**2. Literature Review **

The first unconventional monetary policy, as previously mentioned, was the three- month Supplementary Long-Term Refinancing Operation which was announced on 22-08-2007. After this, multiple additional polices were introduced such as the Covered Bond Purchase Programme, the Securities Market Programme and Outright Monetary Transactions. Some of the newest policies are the PEPP (18-03-2020) and the Pandemic Emergency Longer-Term Refinancing Operations (30-04-2020). A complete list of announcements on these policies is available in Table A.1 in the Appendix.

The first implementation of monetary policy in the form of quantitative easing (QE) took place in January 2015. This Asset Purchase Programme was implemented due to a heavy drop in inflation rates and expectations, with the aim to re-establish price stability (Tuori, 2019; Urbschat & Watzka, 2020). QE is not exclusively

unconventional, it is also expansionary. Where expansionary policy is implemented to lower the ECB’s interest rate, the surprise aspect is implemented with the prospect of it influencing more than solely the short-term interest rate (Joyce et al., 2012).

Macroeconomic variables such as output, employment and inflation usually indicate the end goals of monetary policy. However, monetary policy instruments affect these variables indirectly at most (Bernanke & Kuttner, 2005). Bernanke and Kuttner (2005) state the most direct effects of the instruments are on the financial markets as a result of affected asset prices and returns via which policy makers try to achieve their end goals by reshaping economic behaviour. For this reason, it is essential to have knowledge on the relationship between monetary policy and asset prices in order to comprehend the transmission mechanism of monetary policy.

Furthermore, Bernanke and Kuttner (2005) provide good reasoning for the importance of obtaining quantitative estimates of the connections between monetary policy changes and stock prices. These monetary policy changes are conveyed to the stock market through multiple channels, including changes in the cost of capital and the values of private portfolios, also known as the wealth effect. Due to this rise in stock prices, other asset prices and the overall wealth, the risk of the creation of bubbles increases, which can have quite disastrous consequences for the economy (Huston & Spencer, 2018).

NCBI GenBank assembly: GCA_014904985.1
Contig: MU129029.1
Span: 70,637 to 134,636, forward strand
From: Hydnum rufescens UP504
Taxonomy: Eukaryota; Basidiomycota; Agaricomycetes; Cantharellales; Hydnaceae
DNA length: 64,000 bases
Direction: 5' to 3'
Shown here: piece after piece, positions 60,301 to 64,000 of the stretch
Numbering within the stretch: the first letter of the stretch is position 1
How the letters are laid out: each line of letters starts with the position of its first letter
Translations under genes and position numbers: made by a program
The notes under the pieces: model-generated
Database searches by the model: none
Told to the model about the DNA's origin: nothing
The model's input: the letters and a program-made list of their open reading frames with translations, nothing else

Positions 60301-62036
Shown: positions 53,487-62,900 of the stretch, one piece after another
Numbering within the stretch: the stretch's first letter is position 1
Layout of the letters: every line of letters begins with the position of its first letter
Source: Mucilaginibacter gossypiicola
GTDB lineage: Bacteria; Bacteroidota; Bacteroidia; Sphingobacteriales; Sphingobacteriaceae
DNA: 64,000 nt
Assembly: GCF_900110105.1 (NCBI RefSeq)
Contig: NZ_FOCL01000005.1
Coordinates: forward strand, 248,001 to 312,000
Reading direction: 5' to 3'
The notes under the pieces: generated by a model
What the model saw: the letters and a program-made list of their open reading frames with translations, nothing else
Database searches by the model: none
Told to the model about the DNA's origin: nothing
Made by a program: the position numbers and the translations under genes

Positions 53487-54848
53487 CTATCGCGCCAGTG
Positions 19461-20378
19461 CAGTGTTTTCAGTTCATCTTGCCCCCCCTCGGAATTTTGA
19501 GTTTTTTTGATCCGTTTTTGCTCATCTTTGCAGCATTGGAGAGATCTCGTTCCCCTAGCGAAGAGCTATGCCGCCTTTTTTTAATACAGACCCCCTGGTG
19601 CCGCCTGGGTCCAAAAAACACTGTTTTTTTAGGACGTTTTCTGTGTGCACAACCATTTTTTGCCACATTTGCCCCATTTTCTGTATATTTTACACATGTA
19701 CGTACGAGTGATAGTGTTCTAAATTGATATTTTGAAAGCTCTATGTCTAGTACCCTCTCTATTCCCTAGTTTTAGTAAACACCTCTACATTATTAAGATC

When the asset purchase programmes, in this case by the ECB, are too substantial or persistent, the creation of a bubble might be inevitable. The bubble is the result of uncontrollable increases in asset prices far beyond the desired scope (Huston & Spencer, 2018). Retrieving these quantitative estimations is of great use when considering future possible unconventional monetary policy programmes.

In the last two decades there have been a number of studies performed concerning the impact of monetary policy, usually focusing on the impact of unanticipated monetary policy changes. The majority of these studies analysed the relation between these monetary policy shocks and the stock market with regard to the Federal Reserve Policy, thus regarding the United States. These studies include those of Bernanke and Kuttner (2005), Kontonikas et al. (2013) and Rigobon and Sack (2004).

The predominant finding of these studies is that there is a significant reaction of asset markets due to monetary policy shocks (Fausch & Sigonius, 2018). With regard to the stock market, an unanticipated increase in the policy rate is linked with a decrease in stock prices and vice versa. Past studies suggest a relatively strong and consistent negative relationship between the ECB’s interest rates and the stock prices.

Bernanke and Kuttner (2005) find that a hypothetical unexpected 25-basis-point cut in the policy rate target, in this case that of the Federal funds, is linked with

approximately a 1% rise in broad stock indices on average. The results of Rigobon and Sack (2004) also indicate that a rise in short-term interest rates leads to a fall in stock prices.

On the other hand, Martin and Milas (2012) conclude that even if the first round of QE by central banks had positive effects, the potential following QE programmes will have little to no effect. They also state that such a large-scale immediate policy does more harm than a policy implemented more gradually. This study by Martin and Milas (2012) also concerns the Fed rather than the ECB. The main take away from previous literature is that the mixed results make it difficult to comprehend what should be taken into consideration from these studies when looking at the different possible monetary policies.

Although a greater number of studies examine the effects in the United States, there have been a few studies to examine the effects in Europe. An example of this is the study by Fausch and Sigonius (2018). This study analyses the effect of monetary

policy surprises by the ECB on the German stock market, and conclude the same negative relationship between the policy rate and the stock prices. They also find that a distinct and significant stock market response is solely observed in the case in which real interest rates are negative.

Furthermore, most studies regarding Europe examine one specific country and not Europe as a whole. Examples of this include Casiraghi et al. (2013), who studied the impact of unconventional monetary policy during the crisis in Italy; Doran et al.

(2013), who studied the effectiveness of the Securities Markets Programme in Ireland;

and Gibson et al. (2014), who studied the incentives of the Greek sovereign spreads.

The results of these studies are all mixed, making it difficult to draw any conclusions.